Trincomalee, like Malé or Seattle, is a city that lives on the edge of the deep ocean. While the waters around Sri Lanka are generally quite shallow (in places, one can wade out to sea a kilometre or more), a gigantic undersea canyon begins a few metres offshore inside ‘Trinco’ harbour and turns north along the shoreline, dividing into three as it plunges into the abyss, reaching depths in excess of 3km at its mouths.This vast drowned valley is home to a wide variety of marine life, including the zooplankton and squid on which whales live. This makes Trincomalee one of the best – if not the best – place for whale-watching in Sri Lanka. Blue whales, the largest animals on Earth, are often seen, along with sperm whales, humpback whales, pilot whales (the ‘cheetahs of the sea’) and friendly, acrobatic dolphins.In season, whale watchers report a success rate of over 90%.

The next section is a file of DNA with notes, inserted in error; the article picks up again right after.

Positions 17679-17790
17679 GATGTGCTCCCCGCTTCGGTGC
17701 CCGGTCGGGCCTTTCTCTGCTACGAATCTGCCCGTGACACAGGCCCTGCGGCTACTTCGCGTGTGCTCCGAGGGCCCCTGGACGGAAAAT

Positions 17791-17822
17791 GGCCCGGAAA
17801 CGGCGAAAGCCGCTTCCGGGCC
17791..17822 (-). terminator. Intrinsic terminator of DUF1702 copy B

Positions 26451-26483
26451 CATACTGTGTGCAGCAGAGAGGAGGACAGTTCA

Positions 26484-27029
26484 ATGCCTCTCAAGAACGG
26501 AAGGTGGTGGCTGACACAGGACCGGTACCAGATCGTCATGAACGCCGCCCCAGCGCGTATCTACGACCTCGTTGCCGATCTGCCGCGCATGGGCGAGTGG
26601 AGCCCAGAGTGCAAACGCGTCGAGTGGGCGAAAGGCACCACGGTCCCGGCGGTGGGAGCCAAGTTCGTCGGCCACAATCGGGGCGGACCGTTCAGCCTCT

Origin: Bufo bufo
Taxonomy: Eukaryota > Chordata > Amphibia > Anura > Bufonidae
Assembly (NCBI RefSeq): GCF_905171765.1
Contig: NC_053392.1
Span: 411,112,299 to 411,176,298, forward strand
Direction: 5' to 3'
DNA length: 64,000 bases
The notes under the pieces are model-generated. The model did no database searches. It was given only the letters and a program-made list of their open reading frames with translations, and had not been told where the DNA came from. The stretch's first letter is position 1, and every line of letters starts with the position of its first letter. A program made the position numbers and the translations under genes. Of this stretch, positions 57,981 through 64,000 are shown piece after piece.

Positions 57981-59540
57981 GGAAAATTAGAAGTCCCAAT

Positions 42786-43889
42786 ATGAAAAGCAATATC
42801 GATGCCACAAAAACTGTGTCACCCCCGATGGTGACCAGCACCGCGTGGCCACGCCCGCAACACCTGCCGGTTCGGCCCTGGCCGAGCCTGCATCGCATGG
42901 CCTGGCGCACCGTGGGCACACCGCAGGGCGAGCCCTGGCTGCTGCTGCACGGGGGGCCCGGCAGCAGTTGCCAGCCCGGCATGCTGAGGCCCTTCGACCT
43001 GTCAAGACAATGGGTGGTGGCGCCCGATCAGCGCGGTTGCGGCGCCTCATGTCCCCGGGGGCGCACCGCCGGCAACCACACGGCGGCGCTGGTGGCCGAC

Formerly, it was thought that the whales so often seen off Trinco and Nilaveli were there only during the first four months of the year. Recent sightings have indicated that not only dolphins but even some blue whales are present all year round, though rough weather conditions make whale-watching impracticable between June and September except in calm inshore waters where the mass of Sri Lanka itself deflects the monsoon winds. However, this is a great time of year to sample Trinco’s other attractions, from picturesque Marble Bay to the hot springs at Kinniya.
Visiting: Whale-watching excursions out of Trinco are conducted by the Sri Lanka Navy and a few private operators. The information desk at your Uga Escapes hotel will have more information.